Gold is being used in new Covid-19 rapid tests around the world, which identify the presence of biomarkers from the body’s immune response to Covid-19 instead of looking for the virus itself.
The tests can also help detect if a person has been infected with Covid-19 even after the virus is no longer present.
In a blog post on March 17, World Gold Council (WGC) consultant Trevor Keel explained that tiny spherical particles of gold have been used as “indicators” in lateral flow assays (LFAs) for over 40 years.
In terms of the Covid-19 pandemic, at the time of the blog post, the Foundation for Innovative New Diagnostics’ (FIND) Covid-19 database had detailed almost 200 diagnostics which were either commercially available or in development, and it had also announced two evaluation programmes which would help ensure data on the performance of the key tests were available to healthcare authorities worldwide.
Keel explained that the majority of these tests were lab-based (so-called molecular diagnostics), but increasing numbers of first-generation biomarker LFAs were being registered and evaluated, many of which are gold-based.
Companies are also now developing LFAs that can identify the virus directly, indicated Keel.
Speaking to Mining Weekly, Keel enthused that the capability to indicate if someone has potentially already fought off a virus via antibody testing offers a number of benefits.
The test itself is straightforward to administer, therefore, specific communities or populations can be checked rapidly, allowing large datasets to be gathered and analysed.
Moreover, the tests can be performed anywhere, with results available within 10 to 15 minutes.
“LFAs are among the simplest medical diagnostics to run, and require no specialist infrastructure or personnel to perform or analyse,” acclaimed Keel.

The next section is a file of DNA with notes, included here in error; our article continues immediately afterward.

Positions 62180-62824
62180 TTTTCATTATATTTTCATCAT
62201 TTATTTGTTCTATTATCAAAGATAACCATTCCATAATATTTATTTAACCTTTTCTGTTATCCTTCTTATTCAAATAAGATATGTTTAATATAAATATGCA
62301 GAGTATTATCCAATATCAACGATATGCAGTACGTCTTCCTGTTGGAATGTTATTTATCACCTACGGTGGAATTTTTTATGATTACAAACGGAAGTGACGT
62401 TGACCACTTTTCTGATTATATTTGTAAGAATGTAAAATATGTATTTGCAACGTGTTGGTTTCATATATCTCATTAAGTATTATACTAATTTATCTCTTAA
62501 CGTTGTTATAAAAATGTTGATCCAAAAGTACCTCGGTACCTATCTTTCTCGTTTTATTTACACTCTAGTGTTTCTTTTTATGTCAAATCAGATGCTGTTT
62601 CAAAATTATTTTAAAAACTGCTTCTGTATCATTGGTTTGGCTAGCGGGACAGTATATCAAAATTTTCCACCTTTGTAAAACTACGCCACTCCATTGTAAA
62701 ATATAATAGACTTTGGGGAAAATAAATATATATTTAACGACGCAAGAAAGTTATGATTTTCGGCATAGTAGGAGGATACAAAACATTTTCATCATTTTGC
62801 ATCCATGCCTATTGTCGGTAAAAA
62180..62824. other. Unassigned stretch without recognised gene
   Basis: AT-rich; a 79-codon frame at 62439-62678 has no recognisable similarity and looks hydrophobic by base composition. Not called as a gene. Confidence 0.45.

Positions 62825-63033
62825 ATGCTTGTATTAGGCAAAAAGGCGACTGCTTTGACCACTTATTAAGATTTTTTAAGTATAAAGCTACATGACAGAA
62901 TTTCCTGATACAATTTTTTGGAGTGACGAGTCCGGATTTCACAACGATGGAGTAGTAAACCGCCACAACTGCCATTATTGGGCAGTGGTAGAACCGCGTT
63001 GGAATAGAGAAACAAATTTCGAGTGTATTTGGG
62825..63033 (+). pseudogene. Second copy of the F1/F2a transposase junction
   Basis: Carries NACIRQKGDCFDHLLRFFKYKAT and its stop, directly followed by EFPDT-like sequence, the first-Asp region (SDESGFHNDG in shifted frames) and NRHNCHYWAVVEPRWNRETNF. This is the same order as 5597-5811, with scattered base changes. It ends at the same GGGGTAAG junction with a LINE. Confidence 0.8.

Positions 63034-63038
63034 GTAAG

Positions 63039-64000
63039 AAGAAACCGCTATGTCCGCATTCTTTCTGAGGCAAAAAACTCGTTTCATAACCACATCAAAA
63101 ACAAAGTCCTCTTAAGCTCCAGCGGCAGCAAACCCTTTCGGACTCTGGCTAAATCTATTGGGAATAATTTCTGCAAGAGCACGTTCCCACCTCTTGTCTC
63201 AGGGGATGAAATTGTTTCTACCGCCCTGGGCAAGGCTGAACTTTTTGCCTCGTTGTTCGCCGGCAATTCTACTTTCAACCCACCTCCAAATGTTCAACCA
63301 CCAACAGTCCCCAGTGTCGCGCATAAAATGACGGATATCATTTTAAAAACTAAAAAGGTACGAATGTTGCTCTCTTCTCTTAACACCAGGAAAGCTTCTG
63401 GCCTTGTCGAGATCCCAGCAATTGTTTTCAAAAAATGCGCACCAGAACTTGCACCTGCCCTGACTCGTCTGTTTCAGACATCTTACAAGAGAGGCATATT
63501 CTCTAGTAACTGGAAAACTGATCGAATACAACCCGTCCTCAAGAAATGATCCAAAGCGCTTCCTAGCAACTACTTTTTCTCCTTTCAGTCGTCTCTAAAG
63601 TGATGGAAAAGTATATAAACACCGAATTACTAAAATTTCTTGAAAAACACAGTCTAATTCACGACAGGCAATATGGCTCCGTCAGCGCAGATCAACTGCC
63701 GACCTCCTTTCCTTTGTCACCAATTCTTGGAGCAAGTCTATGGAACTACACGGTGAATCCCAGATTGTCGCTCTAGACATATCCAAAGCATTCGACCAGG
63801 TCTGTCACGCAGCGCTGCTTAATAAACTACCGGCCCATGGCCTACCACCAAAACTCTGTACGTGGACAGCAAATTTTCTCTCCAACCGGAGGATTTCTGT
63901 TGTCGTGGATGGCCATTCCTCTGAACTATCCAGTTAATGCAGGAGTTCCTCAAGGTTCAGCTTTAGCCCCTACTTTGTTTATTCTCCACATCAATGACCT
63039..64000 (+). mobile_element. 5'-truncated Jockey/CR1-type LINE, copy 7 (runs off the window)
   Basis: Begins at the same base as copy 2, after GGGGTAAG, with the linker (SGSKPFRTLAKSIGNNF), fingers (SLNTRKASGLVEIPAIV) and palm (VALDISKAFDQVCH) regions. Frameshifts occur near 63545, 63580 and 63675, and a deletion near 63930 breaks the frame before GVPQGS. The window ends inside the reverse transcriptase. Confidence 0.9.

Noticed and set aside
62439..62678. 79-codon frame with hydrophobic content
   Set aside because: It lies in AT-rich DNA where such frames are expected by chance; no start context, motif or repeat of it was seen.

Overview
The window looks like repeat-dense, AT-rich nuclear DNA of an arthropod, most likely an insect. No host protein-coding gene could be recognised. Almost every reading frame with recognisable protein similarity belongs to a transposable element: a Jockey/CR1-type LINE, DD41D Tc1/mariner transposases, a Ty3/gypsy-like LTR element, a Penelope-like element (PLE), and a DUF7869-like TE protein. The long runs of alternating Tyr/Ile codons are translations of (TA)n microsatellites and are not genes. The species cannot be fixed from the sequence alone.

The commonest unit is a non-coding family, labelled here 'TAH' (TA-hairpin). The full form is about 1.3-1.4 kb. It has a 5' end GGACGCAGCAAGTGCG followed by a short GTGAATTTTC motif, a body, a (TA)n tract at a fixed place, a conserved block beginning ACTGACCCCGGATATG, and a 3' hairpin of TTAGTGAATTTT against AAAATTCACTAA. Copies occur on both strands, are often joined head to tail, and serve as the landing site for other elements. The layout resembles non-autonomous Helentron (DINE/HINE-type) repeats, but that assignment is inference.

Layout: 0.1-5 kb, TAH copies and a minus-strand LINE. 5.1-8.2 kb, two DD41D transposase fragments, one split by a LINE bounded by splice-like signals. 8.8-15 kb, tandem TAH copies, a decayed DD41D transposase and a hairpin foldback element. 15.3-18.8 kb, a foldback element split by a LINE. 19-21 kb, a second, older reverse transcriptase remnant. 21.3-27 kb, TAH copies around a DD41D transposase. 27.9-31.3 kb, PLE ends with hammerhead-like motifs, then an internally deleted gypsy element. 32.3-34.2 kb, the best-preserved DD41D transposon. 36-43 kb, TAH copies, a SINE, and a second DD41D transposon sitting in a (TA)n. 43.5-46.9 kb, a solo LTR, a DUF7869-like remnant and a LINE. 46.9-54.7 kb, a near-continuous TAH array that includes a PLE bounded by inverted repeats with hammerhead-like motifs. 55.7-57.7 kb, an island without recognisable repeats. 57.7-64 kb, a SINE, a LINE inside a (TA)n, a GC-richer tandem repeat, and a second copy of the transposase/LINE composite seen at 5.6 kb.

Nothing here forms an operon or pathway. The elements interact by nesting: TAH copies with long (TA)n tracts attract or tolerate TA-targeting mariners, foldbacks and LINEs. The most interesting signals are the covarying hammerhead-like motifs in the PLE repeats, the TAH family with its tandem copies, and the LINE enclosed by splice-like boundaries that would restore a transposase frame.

However, he cautioned that it was critical that the limitations of the tests were also recognised, and that they were used as part of a broader suite of diagnostic tools appropriately.
“It’s very important to emphasise that these types of tests should be used as part of a toolbox of diagnostic technologies; indeed, most manufacturers do not recommend the LFA antibody test be used as a standalone tool for definitive diagnosis, rather an indicative tool for use in combination with clinical observations and other testing methods.
"If, for example, low concentrations of the antibody are present in a sample, a negative result may be incorrectly registered. However, work is ongoing rapidly to improve the sensitivity and specificity of the technology which will see improvements as the tests evolve,” explained Keel.
In terms of usage, Keel highlighted that gold-based LFA tests have reportedly been used in significant numbers in South Korea and China, and now increasingly in mainland Europe.
While he does not have data on what is being done specially in South Africa with regard to LFA technology, he indicated that it was highly likely that the government would be reviewing the availability and suitability of specific diagnostics, given that the situation around Covid-19 was evolving so rapidly.
To advance the use of these tests, Keel said manufacturers were ramping up production, with hundreds of thousands of tests now being shipped to countries across the world.
Also, considerable research and development and regulatory work was also being carried out to build on the first generation tests to improve sensitivity, and ensure the tests can be distributed and used by people that need them most.
“LFAs are considerably cheaper and becoming more readily available as companies ramp up their manufacturing capabilities. However, currently, lab-based testing is more accurate and provides the ultimate diagnosis, albeit at a time and financial cost.
"The ideal scenario, which we will hopefully reach in the coming weeks, is good availability of the whole suite of tools which include both LFAs and lab-based technologies which will enable us to better-understand and, ultimately, defeat Covid-19,” said Keel.
He indicated that the use of gold in these test would not impact on gold demand, as LFAs use gold in nanoparticle form, meaning the quantity of metal in each test is vanishingly small.
However, he emphasised that the gold within these tests was absolutely critical for their reliable operation; without the gold, there would be no visual readout.